By Althea Duncombe
Diploma in Creative Writing for Television and New Media
Desmond Kon Zhicheng- Mingdé is an avid lover of words and poetry.
(Photo Credit: Althea Duncombe)
Fourteen years ago, Desmond Kon Zhicheng-Mingdé wrote down three wishes on a napkin with some friends. One wish was to author a poetry collection and another was to win a literary prize. He has fulfilled both of those wishes many times over – including having won the prestigious Singapore Literature Prize.
His third wish, however, remains a secret.
“Not because it’s anything scandalous or anything,” he joked, “but pretty much all my books are trying to live up to that last wish on the napkin.”
Desmond, 47, is an author, poet and artist. He is known for his fondness for postmodernism and Dadaism – a literary and artistic movement that originated in Switzerland in the early 1900s as a response to the rise of capitalism, war and the modern age.
The life of a writer
When Desmond was little, he enjoyed poems, but it was the time he spent studying in the United States that truly sparked his interest in poetry.
He went on to publish various poetry collections and other books and soon became the first Singaporean to win the Gold award in the Poetry category at the Benjamin Franklin Book Awards.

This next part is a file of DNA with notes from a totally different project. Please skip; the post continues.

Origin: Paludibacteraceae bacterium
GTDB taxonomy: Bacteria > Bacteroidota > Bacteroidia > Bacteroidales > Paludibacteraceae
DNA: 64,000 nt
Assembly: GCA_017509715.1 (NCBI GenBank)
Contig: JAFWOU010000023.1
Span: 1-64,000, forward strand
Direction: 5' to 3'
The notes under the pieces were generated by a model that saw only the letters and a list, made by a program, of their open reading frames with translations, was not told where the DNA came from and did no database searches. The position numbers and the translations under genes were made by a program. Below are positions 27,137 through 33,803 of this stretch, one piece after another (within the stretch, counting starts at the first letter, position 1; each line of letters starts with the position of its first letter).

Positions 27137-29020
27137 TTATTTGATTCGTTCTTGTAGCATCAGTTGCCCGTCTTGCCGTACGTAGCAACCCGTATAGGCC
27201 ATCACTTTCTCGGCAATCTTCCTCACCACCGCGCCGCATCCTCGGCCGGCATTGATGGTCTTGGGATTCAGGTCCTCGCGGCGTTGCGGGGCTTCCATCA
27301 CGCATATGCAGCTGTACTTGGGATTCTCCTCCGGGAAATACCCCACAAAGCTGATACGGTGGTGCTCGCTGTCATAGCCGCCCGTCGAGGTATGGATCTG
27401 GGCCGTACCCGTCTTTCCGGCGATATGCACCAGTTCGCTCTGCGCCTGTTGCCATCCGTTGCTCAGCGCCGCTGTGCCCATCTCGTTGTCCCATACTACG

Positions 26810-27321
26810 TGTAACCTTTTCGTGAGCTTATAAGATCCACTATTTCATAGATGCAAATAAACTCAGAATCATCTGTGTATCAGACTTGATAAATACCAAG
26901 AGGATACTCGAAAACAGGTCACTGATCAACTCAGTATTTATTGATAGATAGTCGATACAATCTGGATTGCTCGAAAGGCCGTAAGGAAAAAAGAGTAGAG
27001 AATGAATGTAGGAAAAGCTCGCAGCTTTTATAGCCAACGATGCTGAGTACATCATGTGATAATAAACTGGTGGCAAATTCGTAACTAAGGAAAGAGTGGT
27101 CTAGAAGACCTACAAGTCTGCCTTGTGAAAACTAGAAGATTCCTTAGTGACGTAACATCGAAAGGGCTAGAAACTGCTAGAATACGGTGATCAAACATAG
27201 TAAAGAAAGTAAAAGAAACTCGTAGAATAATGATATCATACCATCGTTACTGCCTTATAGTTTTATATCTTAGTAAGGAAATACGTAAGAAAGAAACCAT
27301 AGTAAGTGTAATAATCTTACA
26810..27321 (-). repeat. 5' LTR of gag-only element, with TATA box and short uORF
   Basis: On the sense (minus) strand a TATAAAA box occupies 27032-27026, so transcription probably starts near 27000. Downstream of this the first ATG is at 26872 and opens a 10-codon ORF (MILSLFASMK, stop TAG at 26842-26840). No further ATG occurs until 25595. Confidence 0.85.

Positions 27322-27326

He has even conjured up poetry terms and styles of his own, such as the ‘asingbol’ – a variation of Twitter poems that comprise exactly 140 characters inclusive of spaces and punctuation.
Desmond loves all art movements, but Dadaism appears to hold a special place in his heart.
‘Dada’ is a nonsense word, while ‘Dadaism’ takes that nonsense and transforms it into a work of art.
Desmond says that Dadaism, which is sometimes known as ‘anti-art’, “opened a lot of doors and made art more accessible to the public”. With it, even an upturned urinal can be considered art.
“They really overturned that sort of elitist idea of what art is and now art has become much more exciting,” he explains enthusiastically. “Ready-made objects can be turned into art.”
As for postmodernism, Desmond describes it as always questioning the metanarrative, as well as wondering what sort of information, knowledge or history out there is constructed.
“It doesn’t take for granted a lot of truths that we take for granted,” Desmond muses. “It frees up the human spirit, the mind and it constantly puts us on our toes so that we’re always exploring what we’re given and not just taking it wholesale.”
He believes there is no real end to postmodernism – only “post, post, post, post, post, postmodernism”.
Though Desmond’s writing is fresh, interesting and thought-provoking, it is also experimental and complex. Not all his readers are able to readily understand it. So, Desmond was surprised that his I Didn’t Know Mani Was a Conceptualist (2014) won in the Poetry Category at the 2016 Singapore Literature Prize.
“It’s not very accessible,” he admits, referring to his writing, “so for the judges to give a nod to it was a very nice signal to the literary community in Singapore that they were opening the doors to allow very different kinds of work.”
Desmond is also incredibly appreciative of his readers who have been supporting him.
“They’ve been forthcoming and kind and generous even when they didn’t understand the book completely… They felt that there was something in there that was new. That the voice was innovative, that it was trying to break new boundaries, and that was one of the big reasons that I wrote the book.”